Funding for HUD’s rental assistance programs would lapse if shutdown drags on
Entering its third week, and with no end in sight, the partial federal government shutdown is putting millions of low-income tenants who depend on funding from the Department of Housing and Urban Development (HUD) at risk.
On January 4, HUD sent a letter to 1,500 landlords who house tenants under various rental assistance programs, including Section 8 vouchers and project-based rental assistance, urging them not to initiate evictions for tenants over HUD funding that has now lapsed.
According the Washington Post, HUD officials didn’t realize this funding had lapsed on January 1, and the shutdown prevents them from renewing it. HUD officials are now tapping reserve funds and “scouring for money,” according to the Post.
About 95 percent of HUD’s 7,500 employees have been furloughed. The remaining 5 percent are exempt because they respond to emergency situations that endanger life or property.
Among the routine HUD functions on pause due to the shutdown are building inspections for properties that receive HUD funding. NBC highlighted the consequences of paused inspections with a report detailing how the floor collapsed under one privately owned, HUD-funding property in Connecticut that had been waiting for months for an inspection.
Rental assistance programs continue to operate on the basis of funding that’s already been appropriated, or in situations where life or property are threatened, but should the shutdown carry on, much of that funding would lapse, and HUD wouldn’t be able to renew it while the government remains closed.
According to the National Low Income Housing Coalition, local public housing authorities (PHAs) will be able to fund housing vouchers through February, but funding for capital improvements are less certain. Some smaller PHAs may also not have enough funding to continue normal operations. The longer the shutdown goes, the more low-income tenants are at risk of being evicted.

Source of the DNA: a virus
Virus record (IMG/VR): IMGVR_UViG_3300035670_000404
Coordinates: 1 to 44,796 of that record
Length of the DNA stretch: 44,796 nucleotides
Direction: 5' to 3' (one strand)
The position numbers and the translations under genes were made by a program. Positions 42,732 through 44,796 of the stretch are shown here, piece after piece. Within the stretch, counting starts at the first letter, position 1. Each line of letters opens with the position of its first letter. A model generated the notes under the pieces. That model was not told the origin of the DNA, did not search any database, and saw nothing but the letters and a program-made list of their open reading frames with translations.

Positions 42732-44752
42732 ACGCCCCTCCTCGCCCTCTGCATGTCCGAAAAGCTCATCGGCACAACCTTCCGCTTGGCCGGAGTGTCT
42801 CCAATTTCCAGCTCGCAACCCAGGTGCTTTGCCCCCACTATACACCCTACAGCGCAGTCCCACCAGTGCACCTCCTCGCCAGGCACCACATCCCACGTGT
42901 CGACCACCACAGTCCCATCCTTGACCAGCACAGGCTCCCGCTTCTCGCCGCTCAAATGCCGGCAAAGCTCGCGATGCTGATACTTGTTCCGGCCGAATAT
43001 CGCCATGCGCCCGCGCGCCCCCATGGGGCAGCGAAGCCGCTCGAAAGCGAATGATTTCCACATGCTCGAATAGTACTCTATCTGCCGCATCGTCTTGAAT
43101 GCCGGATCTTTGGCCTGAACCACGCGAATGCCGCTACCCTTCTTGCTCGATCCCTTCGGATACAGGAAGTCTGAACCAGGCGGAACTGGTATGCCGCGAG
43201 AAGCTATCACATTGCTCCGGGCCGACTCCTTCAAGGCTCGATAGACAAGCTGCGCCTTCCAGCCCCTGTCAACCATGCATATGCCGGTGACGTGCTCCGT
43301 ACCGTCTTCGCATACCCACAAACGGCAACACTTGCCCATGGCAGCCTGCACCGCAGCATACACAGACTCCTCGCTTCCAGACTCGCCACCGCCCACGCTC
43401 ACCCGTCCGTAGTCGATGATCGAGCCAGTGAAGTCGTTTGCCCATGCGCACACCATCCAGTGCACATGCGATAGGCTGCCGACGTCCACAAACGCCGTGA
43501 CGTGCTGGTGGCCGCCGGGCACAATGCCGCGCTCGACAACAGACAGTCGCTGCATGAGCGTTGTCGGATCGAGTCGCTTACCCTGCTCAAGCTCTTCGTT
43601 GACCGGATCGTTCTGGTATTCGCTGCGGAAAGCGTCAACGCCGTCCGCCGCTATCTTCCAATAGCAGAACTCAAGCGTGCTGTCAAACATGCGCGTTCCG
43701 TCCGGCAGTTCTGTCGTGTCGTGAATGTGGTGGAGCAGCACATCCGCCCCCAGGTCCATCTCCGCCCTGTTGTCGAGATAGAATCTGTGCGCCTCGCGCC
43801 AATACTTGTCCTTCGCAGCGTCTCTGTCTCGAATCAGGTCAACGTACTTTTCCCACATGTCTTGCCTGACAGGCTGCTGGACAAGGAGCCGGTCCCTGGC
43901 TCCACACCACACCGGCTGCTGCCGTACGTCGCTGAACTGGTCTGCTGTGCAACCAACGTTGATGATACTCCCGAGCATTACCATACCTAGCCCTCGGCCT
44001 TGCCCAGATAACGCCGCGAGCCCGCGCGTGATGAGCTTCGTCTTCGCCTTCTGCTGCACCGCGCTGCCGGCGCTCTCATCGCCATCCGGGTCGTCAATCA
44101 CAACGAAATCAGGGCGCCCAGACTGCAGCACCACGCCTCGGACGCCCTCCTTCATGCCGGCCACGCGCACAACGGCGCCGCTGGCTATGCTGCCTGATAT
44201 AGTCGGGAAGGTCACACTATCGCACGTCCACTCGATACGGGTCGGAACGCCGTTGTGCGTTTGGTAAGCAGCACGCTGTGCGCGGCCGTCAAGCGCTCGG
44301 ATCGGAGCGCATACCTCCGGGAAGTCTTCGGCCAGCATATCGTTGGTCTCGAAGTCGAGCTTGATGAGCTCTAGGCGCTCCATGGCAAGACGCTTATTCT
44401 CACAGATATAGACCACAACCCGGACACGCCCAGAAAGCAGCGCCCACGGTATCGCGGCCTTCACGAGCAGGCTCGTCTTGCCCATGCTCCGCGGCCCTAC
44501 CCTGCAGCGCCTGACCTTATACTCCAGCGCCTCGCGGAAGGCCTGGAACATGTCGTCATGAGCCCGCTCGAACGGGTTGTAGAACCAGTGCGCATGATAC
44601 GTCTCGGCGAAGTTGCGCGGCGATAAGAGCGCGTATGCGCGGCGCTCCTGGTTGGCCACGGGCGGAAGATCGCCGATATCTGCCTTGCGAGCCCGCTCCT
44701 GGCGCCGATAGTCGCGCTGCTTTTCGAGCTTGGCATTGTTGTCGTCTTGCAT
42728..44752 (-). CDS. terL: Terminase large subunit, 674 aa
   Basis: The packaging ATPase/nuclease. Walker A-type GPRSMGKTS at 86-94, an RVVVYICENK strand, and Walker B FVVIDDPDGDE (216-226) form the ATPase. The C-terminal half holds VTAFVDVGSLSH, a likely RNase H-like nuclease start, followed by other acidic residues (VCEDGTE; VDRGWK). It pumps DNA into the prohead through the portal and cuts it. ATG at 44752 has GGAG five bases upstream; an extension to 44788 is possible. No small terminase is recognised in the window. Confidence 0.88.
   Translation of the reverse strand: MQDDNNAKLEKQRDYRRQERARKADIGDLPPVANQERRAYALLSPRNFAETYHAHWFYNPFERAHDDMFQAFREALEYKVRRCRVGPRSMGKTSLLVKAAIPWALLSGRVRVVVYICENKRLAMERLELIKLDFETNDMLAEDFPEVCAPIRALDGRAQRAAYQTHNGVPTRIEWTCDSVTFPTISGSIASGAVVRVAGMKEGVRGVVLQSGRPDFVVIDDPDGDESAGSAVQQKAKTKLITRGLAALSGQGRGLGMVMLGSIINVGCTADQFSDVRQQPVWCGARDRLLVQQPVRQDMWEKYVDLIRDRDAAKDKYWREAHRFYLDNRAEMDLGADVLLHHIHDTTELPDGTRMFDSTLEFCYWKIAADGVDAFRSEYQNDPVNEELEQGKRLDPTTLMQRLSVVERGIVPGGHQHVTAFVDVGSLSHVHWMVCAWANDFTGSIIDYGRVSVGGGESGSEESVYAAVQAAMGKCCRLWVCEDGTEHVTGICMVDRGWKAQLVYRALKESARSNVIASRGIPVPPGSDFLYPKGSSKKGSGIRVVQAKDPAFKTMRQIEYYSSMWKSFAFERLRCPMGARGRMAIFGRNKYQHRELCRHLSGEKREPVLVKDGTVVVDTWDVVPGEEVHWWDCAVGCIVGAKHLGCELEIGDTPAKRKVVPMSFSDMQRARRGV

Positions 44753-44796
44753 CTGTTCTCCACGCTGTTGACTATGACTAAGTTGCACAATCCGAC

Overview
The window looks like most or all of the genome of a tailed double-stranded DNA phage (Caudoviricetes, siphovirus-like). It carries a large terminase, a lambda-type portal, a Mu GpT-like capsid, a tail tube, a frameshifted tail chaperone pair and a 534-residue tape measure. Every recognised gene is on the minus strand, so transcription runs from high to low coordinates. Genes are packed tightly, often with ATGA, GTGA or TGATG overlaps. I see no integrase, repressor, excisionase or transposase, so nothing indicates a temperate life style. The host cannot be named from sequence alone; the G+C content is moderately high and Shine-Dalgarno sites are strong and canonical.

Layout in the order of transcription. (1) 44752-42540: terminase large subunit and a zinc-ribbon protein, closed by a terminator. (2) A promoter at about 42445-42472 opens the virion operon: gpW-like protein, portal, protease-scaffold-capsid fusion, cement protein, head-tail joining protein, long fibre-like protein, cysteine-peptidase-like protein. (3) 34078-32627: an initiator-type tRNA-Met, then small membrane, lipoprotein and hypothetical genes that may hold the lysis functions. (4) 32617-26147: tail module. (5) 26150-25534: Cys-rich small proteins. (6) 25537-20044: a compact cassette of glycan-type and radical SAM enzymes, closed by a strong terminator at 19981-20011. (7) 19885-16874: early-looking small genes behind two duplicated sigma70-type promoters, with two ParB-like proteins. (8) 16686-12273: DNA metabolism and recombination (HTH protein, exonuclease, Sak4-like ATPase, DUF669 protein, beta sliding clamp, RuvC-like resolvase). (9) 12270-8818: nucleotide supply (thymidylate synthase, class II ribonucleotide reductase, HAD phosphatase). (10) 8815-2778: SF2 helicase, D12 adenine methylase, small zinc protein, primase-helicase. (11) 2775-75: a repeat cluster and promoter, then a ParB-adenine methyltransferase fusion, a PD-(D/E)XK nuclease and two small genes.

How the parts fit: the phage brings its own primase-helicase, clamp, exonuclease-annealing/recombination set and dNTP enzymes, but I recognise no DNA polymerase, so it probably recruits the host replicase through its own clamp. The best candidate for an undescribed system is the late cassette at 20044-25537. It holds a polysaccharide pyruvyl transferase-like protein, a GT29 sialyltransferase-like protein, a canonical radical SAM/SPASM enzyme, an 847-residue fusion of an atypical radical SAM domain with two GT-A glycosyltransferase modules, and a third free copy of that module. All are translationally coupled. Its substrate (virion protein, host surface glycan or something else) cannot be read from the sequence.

And so far there doesn’t seem to be an imminent deal to reopen the government. The shutdown began on December 21, 2018, when President Trump refused to sign a budget bill passed by Congress because it didn’t include $5 billion for a wall along the southern border, which was his signature campaign promise.
The president and Democrats have met multiple times in hopes of finding a solution to the impasse, but neither side has budged from their respective positions. The shutdown is currently the second-longest in the country’s history, with the longest being the 21-day closure under President Bill Clinton in the late 1990s.
According to NBC, nonprofits and other agencies that rely on HUD were unprepared for the shutdown. Usually, government departments hold an emergency call with relevant stakeholders prior to a shutdown, but because of the sudden start to the current shutdown, these calls didn’t happen. It was also reported that Trump didn’t know a government shutdown could lead to evictions for those who depend on HUD’s rental assistance programs.
This has left many who depend on HUD in the dark on what will happen should the shutdown drag on, which seems more likely with each passing day. HUD has a shutdown contingency plan on its website, but it’s the same plan from the February 2018 shutdown, so it’s unclear if HUD has reevaluated or adjusted its plan.
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